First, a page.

Urban and Peri-urban agriculture in the Gaza Strip

Ninety percent of all agriculture in Gaza can be considered urban or semi-urban. In the reminder of this document, the term urban agriculture is used to encompass both intra-urban as well as peri-urban agriculture, involving a larger variety of production systems (home gardening, commercial vegetable gardening, small-scale orchards, livestock production, fish farming, date and olive production etc.).

There are multiple constraints which limit the development of more sustainable and resilient urban agriculture in the Gaza Strip (and the West Bank). Current urban development policies, land use classification systems and planning have ignored to recognise urban agriculture as a land use category and urban development strategy. Furthermore, there is still a lack of research on participatory urban agricultural development, improved production techniques, urban policies and strategies related to agricultural land use. Policy and institutional reform initiatives will be significant to enhance the potential of urban agriculture for food security, poverty alleviation and sustainable urbanisation.

Agricultural Land Availability and Access in the Gaza Strip:

Recent years have revealed a steady decline in the area of agricultural land in the Gaza Strip to currently about 100,000 Dunum, for many reasons. The most important include accelerated population growth (3.5%), urban sprawl and increasing conversion of agricultural land for housing. This coupled to restricted access resulting from the Israeli occupation, including the establishment of the buffer zone of about 17,000 Dunum along the Gaza Strip’s border with Israel, comprising ca. 15% of the –generally very fertile- agricultural land in the Gaza Strip. This buffer zone is classified as “Access Restricted Area (ARA)” and runs from Beit Hanoun in the north of the Gaza Strip to Rafah in the south, making access to agricultural land in this area, traditionally famous for the cultivation of tomatoes, potatoes, watermelons and onions amongst others, unsafe and a danger to the farmers.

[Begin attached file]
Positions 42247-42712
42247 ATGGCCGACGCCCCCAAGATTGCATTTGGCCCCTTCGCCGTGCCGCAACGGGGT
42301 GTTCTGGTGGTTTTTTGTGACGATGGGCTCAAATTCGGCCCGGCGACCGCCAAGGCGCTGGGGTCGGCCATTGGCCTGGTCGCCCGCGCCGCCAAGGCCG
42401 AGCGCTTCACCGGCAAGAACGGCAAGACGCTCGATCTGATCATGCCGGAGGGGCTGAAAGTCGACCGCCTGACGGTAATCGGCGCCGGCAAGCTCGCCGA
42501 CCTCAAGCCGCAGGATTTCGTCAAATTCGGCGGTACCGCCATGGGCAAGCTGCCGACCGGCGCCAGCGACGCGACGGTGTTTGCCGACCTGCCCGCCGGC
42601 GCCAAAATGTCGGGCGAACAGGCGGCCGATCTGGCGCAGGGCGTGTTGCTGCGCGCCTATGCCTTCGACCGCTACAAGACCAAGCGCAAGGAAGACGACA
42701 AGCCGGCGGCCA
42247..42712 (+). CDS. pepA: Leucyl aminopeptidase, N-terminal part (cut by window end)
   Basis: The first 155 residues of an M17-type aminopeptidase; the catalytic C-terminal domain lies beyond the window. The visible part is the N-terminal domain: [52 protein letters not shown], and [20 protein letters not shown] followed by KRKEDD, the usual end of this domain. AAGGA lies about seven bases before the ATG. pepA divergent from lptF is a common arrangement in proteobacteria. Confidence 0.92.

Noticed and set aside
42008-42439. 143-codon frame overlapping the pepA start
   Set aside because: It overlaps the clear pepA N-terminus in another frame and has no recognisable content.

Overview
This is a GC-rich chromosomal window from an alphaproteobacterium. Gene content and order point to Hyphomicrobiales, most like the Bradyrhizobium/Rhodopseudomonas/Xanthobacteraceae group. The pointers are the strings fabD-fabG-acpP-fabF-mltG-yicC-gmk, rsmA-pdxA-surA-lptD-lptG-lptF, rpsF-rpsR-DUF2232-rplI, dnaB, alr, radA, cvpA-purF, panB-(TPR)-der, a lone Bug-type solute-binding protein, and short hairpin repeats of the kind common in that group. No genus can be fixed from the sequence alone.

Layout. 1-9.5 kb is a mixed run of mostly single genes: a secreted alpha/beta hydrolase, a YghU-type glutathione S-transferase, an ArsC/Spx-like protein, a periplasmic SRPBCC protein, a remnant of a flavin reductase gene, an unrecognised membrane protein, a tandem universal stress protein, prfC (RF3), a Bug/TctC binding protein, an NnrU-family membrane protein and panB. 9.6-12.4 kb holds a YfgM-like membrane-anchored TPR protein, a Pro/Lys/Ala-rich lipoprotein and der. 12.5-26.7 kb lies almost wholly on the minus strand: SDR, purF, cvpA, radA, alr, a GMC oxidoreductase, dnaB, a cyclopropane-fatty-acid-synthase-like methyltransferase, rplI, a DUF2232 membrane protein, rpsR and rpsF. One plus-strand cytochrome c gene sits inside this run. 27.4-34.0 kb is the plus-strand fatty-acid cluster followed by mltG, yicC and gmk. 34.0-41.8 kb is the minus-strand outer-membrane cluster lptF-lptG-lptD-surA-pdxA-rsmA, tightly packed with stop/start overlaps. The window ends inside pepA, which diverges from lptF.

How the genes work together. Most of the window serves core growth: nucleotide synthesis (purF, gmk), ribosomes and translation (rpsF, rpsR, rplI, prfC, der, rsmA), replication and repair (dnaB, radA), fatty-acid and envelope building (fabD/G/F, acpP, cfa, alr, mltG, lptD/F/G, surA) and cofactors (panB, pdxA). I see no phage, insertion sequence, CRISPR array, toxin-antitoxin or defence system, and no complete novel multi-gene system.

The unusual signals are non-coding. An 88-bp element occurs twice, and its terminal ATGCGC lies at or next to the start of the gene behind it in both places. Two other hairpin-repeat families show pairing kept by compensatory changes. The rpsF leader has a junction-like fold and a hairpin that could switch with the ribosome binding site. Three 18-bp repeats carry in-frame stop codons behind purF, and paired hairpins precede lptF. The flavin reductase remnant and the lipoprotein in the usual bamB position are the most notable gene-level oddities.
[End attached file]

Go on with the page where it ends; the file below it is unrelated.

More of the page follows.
In addition, fragmentation of agricultural property (1 to 3 Dunum per farmer) implies that (urban) agriculture in Gaza is – to a large extent – is often being done on small land areas. In combination with the poverty of the majority of the producers, scarcity and low quality of available inputs and water, this leads to low investments in the land and low productivity.

Water Availability and Quality:

The rapid population growth during the last two decades has also led to the increase in water consumption for domestic, agricultural and industrial uses. Estimated current annual water consumption of 160 million cubic meters surpasses twice the 80 million cubic meters feeding the Gaza aquifer.  This has resulted in increased intrusion of salt water into the aquifer, rendering this unsuitable for human consumption and agricultural use. Lack of adequate wastewater disposal and treatment, threatens further environmental contamination and human health risks.